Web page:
French carmaker Renault has announced that it will pour more than €1bn of funding into electric vehicle (EV) research, design and manufacturing at four of its plants by 2022.
The investment will see the French firm create a second Renault electric vehicle production site and develop a new type of electric motor by 2021, as well as doubling its capability to produce its fully-electric ZOE model. It will also enable the brand to produce three times as many EVs than its current levels.
Renault chairman Carlos Ghosn said the increased investment would “increase the competitiveness and attractiveness” of the company’s French industrial sites, due to the nation’s outright ban on the sales of petrol and diesel cars by 2040.
Ghosn added that he hoped the accelerated investment will help France’s industrial sector become a "centre of excellence" for EVs within the Renault-Nissan Alliance, in which the Renault Group has a near-50% stake. “Within the framework of its Drive the Future strategic plan and with the Alliance, Renault Group is giving itself the means to maintain its leadership in the electric vehicle market and to continue to develop new sustainable mobility solutions for all,” Ghosn concluded.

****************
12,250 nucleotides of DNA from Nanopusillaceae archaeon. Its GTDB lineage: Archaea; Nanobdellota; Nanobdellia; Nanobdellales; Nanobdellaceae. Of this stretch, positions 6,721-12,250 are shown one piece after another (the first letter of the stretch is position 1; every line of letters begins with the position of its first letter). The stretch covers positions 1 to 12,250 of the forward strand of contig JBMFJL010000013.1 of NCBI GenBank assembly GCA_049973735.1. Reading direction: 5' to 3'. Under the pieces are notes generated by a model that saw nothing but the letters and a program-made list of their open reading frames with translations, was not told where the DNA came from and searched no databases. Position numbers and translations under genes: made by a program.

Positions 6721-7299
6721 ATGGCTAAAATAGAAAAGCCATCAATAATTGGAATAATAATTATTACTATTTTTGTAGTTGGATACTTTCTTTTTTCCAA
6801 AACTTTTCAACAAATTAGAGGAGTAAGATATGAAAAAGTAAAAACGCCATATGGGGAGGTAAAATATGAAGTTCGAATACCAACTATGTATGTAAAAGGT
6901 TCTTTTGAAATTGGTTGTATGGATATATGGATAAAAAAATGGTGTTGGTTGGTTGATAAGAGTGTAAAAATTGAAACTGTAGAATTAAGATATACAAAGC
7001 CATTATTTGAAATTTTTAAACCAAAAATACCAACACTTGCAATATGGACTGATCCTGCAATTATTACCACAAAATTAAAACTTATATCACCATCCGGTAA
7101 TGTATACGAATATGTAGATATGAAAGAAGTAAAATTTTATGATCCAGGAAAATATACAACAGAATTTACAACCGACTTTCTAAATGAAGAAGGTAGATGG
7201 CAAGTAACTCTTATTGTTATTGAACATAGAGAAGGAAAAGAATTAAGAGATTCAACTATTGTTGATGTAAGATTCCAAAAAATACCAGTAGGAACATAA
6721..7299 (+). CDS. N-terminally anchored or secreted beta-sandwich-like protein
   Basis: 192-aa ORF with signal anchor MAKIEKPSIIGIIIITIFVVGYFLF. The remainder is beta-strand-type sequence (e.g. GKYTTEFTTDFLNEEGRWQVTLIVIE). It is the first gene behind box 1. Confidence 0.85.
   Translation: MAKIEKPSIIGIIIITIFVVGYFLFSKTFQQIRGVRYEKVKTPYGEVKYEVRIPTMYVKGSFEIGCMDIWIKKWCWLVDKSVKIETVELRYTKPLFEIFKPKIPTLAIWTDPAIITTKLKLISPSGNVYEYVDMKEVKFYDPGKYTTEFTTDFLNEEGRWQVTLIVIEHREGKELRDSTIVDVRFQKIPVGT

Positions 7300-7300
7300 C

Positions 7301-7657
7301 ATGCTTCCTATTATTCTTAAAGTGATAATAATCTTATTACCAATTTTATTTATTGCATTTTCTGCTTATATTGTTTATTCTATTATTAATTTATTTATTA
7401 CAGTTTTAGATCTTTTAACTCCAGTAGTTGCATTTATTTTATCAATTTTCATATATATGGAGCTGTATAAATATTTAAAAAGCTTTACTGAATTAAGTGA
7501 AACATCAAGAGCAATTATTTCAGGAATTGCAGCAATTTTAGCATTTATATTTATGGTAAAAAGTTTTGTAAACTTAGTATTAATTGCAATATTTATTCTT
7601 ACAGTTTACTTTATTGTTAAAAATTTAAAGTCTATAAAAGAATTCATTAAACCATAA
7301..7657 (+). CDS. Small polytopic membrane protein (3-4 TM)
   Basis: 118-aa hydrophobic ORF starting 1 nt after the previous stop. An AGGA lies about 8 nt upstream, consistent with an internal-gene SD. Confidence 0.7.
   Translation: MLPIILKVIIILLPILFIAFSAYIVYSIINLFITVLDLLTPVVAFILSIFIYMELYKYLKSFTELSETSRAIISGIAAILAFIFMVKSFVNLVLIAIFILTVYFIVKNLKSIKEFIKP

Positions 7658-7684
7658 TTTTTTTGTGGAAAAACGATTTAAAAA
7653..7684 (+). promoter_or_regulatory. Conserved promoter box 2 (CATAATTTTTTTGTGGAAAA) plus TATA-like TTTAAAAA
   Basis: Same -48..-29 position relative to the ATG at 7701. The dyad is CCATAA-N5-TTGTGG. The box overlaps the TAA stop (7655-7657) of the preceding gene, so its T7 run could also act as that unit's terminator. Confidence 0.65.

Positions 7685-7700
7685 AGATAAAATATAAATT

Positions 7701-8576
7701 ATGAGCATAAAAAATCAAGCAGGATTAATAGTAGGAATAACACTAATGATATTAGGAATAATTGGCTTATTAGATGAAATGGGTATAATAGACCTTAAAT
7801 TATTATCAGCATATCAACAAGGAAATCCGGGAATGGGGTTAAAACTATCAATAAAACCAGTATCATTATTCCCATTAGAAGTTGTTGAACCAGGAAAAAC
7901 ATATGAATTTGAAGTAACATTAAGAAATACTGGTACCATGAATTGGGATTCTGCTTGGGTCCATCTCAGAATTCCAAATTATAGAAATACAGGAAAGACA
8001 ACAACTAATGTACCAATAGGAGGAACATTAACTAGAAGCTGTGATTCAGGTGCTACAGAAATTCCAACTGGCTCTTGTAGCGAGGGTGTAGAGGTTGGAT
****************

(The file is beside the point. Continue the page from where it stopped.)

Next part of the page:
The announcement came as Renault, which had a 23.8% share in the European EV market last year, posted a 38% year-on-year growth in its EV sales and a 44% growth in ZOE registrations.
The move from Renault stands in stark contrast to the recent assertations from BMW and Toyota that they would continue to invest in diesel and hybrid vehicles in the face of the petrol and diesel phase-outs detailed in the UK Government’s Air Quality Plan and the EU’s 2020 emissions regulations.
Nonetheless, the EV revolution is undoubtedly continuing to gather pace, with carmakers and governments alike striking to establish themselves as leading investors in decarbonising the ever-problematic transport sector.
In the UK for example, the Government has set aside £1bn for the development of ultra-low-emission vehicles and £100m to support more electric vehicle charging infrastructure. As a result, it is estimated that the number of electric vehicles on Britain’s roads could surge to nine million by 2030.
In the business sector, top car makers including VW, BMW, Ford and Jaguar Land Rover have all recently moved to ramp up investment into EV production and battery research and innovation, while an ever-growing number of corporations such as Anheuser-Busch InBev (AB InBev), UPS and Heathrow Airport have taken steps to decarbonise their fleets.